Artificial Intelligence — Who Does It Benefit (and Who Does It Harm)?


Human Wrongs Watch

11 October 2017 – Artificial intelligence has the potential to accelerate progress on global development goals, but also poses a range of complex challenges, including ethical questions, human rights issues and security risks, speakers told a United Nations event today that featured a robot as one of the panellists.

Deputy Secretary-General Amina Mohammed has a brief dialogue with Sophia at the “The Future of Everything – Sustainable Development in the Age of Rapid Technological Change” meeting. UN Photo/Manuel Elias

A moment that drew big applause during the day-long event, ‘The future of everything – sustainable development in the age of rapid technological change,’ came when Sophia, a humanoid robot, had brief interaction with UN Deputy Secretary-General Amina J. Mohammed.

To Mohammed’s question about what the UN can do to help people in many parts of the world who have no access to the Internet or electricity, Sophia said “the future is already here. It’s just not very evenly distributed […],” quoting renowned science fiction writer William Gibson.

“If we are smarter and focused on win-win type of results, A.I. [artificial intelligence] could help proficiently distribute the world’s existing resources like food and energy.”

Sophia is Hanson Robotics’ latest and most advanced robot. Sophia has also become a media sensation, having given numerous interviews to multiple media outlets, performed in concert, and even graced the cover of one of the top fashion magazines.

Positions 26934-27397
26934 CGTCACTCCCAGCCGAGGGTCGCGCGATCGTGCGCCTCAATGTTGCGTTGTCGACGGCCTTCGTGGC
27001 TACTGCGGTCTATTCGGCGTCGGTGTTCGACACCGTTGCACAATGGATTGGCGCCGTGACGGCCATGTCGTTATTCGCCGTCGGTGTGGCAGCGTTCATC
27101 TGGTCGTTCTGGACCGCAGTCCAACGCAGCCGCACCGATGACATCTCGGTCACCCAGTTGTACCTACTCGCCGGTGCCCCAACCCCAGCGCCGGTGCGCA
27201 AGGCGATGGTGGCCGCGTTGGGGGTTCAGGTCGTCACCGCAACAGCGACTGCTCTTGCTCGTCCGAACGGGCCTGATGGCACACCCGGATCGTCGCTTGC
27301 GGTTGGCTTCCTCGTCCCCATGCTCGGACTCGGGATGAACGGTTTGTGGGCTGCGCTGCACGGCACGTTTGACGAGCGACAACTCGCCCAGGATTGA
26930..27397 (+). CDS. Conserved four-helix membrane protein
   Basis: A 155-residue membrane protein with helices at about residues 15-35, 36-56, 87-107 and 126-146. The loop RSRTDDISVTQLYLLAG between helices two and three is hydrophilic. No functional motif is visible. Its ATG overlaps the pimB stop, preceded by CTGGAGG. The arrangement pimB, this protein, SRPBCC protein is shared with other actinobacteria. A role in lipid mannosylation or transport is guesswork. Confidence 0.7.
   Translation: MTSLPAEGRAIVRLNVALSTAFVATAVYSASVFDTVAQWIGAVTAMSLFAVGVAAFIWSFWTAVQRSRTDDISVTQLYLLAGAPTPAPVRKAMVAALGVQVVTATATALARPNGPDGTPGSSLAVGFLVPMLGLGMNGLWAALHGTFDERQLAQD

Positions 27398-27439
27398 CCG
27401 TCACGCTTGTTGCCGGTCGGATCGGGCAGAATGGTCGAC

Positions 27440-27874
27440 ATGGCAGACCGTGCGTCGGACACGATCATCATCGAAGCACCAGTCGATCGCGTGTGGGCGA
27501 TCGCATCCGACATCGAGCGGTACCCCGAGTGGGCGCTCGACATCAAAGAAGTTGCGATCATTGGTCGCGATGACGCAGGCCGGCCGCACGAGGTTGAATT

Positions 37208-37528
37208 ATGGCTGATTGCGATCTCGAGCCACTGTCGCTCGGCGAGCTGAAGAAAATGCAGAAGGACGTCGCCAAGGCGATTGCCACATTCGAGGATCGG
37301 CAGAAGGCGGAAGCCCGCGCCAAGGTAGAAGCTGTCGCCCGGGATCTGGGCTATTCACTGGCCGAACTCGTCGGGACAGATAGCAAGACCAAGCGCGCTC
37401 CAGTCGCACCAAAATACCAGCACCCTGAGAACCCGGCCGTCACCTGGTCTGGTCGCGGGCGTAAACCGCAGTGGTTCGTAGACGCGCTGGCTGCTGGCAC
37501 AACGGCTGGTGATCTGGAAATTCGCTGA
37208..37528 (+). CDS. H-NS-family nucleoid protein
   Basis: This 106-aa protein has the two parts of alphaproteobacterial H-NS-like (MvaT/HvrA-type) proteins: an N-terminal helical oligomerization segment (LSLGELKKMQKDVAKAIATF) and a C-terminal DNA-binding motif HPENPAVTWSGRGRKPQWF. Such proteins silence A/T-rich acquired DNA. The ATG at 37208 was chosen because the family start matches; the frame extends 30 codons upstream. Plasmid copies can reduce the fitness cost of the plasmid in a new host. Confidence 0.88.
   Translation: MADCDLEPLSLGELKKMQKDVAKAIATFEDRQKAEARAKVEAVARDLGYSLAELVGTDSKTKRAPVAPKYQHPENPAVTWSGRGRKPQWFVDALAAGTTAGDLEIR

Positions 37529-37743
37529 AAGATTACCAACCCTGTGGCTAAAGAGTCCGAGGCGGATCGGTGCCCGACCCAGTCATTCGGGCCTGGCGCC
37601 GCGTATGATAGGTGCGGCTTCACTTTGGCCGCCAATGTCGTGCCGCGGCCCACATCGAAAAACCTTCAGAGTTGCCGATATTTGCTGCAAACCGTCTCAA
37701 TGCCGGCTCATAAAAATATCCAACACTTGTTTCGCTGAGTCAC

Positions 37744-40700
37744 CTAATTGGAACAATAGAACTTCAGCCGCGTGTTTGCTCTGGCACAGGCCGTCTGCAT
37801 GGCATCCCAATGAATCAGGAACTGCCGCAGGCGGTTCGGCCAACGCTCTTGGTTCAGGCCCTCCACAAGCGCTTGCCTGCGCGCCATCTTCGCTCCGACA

In her opening speech, Mohammed warned that despite profound potential for accelerating progress on the Sustainable Development Goals (SDGs), if technological progress is not managed well, it risks exacerbating existing inequalities.

“The influence of technology on our societies should be determined by the actions of us, humans, not by machines,” she said. “Technology is here for us to explore and use for the benefit of all.”

The meeting was co-organized by the UN Economic and Social Council (ECOSOC) and the UN General Assembly’s main economic and financial body (Second Committee).

ECOSOC President Marie Chatardová said that the long-term consequences of the deep technological changes underway, for economies and societies at large, are unknown.

“We are only starting to see the benefits, but we do need to assess the risks of these technologies,” she said.

Sven Jürgenson, of Estonia, Second Committee Chairman, said that AI-based solutions are taking his country’s digital society to the next level.

He said the Government is working on a full legal and cyber-risk management framework for using fully autonomous vehicles in regular road and traffic conditions. And door-to-door robot transport will reshape how goods are shipped and delivered locally.

“Today, Internet access is a social right in Estonia. Every Estonian resident has an electronic ID and nearly all public services are accessible online, including i-Voting in Estonian Parliamentary elections,” he said.

“The development of e-Estonia has not happened in one day – it took us 17 years to start from changing legislation and creating our first e-solutions,” he added. (SOURCE: UN).

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Related:

‘Winner-takes-all’ dynamics in digital economy could widen income gap – UN report

2017 Human Wrongs Watch

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